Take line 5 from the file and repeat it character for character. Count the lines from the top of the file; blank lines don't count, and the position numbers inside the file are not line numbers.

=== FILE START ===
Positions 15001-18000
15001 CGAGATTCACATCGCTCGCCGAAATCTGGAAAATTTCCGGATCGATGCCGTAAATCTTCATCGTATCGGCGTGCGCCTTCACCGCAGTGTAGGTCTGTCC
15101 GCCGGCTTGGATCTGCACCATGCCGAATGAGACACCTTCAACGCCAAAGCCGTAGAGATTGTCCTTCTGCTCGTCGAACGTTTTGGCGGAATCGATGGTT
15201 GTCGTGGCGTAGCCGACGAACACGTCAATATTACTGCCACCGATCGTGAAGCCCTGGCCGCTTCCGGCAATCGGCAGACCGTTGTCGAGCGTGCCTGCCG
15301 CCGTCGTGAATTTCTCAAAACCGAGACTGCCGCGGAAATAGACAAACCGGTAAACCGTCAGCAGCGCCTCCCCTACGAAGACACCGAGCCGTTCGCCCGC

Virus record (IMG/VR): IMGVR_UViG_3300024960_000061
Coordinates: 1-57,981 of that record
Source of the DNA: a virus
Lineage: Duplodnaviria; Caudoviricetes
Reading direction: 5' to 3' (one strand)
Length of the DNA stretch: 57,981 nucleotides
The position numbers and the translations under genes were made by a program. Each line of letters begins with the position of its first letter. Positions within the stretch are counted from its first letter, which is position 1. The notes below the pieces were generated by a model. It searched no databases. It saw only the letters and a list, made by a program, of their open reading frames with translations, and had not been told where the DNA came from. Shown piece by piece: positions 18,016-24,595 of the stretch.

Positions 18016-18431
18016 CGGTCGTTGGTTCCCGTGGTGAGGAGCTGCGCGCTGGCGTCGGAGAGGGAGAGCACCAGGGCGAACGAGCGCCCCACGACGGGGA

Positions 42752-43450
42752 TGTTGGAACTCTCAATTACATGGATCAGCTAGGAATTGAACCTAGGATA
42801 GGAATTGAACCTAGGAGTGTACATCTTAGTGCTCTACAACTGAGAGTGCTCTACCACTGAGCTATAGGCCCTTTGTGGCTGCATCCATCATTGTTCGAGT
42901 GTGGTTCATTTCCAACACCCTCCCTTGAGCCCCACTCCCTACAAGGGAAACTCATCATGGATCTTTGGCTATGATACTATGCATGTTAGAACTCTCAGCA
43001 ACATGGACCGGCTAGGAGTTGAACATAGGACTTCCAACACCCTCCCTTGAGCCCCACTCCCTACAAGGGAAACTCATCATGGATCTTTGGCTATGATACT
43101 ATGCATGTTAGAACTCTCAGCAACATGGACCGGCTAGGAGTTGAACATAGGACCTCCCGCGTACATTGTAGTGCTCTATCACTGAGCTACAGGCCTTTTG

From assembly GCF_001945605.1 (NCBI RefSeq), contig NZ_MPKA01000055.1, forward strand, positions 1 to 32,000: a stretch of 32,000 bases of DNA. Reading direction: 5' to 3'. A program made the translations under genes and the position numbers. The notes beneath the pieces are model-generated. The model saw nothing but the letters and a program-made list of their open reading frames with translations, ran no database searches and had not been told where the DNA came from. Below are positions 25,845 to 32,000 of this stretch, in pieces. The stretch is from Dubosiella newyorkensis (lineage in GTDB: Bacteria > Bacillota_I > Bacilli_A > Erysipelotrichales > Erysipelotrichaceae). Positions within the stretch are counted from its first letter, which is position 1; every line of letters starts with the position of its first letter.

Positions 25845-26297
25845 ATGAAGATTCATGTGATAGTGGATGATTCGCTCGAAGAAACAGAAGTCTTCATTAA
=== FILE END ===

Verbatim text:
15301 CCGTCGTGAATTTCTCAAAACCGAGACTGCCGCGGAAATAGACAAACCGGTAAACCGTCAGCAGCGCCTCCCCTACGAAGACACCGAGCCGTTCGCCCGC